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Recent progresses on BSM and dark matter searches with CUORE

Antonio Branca on behalf of the CUORE Collaboration

SciPost Phys. Proc. 12, 054 (2023) · published 5 July 2023

Proceedings event

14th International Conference on Identification of Dark Matter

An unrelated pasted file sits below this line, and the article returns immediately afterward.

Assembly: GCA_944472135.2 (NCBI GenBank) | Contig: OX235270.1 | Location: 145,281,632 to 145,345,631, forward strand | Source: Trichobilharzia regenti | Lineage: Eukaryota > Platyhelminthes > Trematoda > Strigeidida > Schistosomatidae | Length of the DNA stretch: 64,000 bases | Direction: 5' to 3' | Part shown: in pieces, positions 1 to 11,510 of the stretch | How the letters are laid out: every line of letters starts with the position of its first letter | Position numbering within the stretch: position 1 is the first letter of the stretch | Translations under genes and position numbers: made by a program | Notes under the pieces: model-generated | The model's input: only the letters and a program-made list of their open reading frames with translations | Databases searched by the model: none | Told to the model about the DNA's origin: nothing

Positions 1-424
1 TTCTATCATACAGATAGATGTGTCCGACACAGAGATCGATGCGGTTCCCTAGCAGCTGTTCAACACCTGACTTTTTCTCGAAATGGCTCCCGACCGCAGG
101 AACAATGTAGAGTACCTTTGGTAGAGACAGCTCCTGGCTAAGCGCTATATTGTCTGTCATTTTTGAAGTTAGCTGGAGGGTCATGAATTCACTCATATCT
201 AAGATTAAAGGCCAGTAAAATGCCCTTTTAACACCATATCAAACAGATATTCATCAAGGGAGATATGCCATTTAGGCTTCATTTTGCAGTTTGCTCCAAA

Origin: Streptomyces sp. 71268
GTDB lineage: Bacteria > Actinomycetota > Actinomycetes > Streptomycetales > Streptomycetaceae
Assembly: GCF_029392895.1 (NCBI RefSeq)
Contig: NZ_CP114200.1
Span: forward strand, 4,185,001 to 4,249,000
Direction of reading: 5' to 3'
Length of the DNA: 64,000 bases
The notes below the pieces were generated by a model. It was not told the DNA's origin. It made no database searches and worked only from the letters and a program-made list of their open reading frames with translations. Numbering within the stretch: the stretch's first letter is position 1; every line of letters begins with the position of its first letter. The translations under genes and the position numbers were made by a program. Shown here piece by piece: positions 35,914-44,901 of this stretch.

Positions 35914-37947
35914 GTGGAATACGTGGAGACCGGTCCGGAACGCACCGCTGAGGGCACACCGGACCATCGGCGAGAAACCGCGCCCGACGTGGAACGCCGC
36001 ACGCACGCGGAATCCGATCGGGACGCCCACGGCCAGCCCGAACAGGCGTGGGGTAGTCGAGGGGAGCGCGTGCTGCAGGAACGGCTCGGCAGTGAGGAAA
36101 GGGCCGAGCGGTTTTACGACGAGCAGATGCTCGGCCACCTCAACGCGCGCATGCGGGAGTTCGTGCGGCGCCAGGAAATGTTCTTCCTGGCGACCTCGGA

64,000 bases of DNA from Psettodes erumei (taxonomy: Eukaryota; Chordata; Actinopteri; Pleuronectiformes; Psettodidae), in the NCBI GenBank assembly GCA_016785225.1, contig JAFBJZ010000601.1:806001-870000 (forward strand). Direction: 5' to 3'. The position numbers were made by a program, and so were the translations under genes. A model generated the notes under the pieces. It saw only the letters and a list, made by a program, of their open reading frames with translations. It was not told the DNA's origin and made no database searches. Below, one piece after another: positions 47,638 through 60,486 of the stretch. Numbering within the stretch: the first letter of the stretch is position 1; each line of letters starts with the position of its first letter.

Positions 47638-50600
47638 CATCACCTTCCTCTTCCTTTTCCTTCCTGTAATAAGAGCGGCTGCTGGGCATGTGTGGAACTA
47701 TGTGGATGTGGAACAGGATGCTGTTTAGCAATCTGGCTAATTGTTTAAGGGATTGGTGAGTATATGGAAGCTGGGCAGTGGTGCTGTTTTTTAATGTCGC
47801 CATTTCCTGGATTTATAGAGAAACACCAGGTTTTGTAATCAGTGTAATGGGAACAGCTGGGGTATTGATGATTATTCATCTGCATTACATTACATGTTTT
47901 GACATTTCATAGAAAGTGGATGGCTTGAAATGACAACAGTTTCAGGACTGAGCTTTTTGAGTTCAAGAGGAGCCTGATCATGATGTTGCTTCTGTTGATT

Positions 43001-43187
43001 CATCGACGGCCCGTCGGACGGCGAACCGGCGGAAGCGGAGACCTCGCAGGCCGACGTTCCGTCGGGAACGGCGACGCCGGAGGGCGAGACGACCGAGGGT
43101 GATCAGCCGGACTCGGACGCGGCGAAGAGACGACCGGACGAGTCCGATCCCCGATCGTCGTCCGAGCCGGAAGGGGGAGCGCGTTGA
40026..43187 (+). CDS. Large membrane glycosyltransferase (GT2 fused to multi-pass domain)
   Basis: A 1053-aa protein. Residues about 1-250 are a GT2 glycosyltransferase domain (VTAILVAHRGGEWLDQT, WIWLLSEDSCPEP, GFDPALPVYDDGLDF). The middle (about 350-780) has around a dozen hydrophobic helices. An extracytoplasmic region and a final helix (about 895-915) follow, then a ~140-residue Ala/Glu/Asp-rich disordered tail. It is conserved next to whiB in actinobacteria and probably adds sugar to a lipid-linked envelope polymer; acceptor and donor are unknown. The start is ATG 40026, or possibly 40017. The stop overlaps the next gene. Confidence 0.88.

The Cryogenic Underground Observatory for Rare Events (CUORE) is the first bolometric $0\nu\beta\beta$ experiment to reach the one-tonne mass scale. The detector, located underground at the Laboratori Nazionali del Gran Sasso in Italy, consists of 988 TeO$_2$ crystals arranged in a compact cylindrical structure of 19 towers, operating at a base temperature of about 10 mK. After beginning its first physics data run in 2017, CUORE has since collected the largest amount of data ever acquired with a solid state detector and provided the most sensitive measurement of $0\nu\beta\beta$ decay in $^{130}$Te ever conducted. The large exposure, sharp energy resolution, segmented structure and radio-pure environment make CUORE an ideal instrument for a wide array of searches for rare events and symmetry violations. New searches for low mass dark matter, solar axions, CPT and Lorenz violations, and refined measurements of the $2\nu\beta\beta$ spectrum in CUORE have the potential to provide new insight and constraints on extensions to the standard model complementary to other particle physics searches. In this contribution, the recent progress on BSM and dark matter searches in CUORE are discussed.

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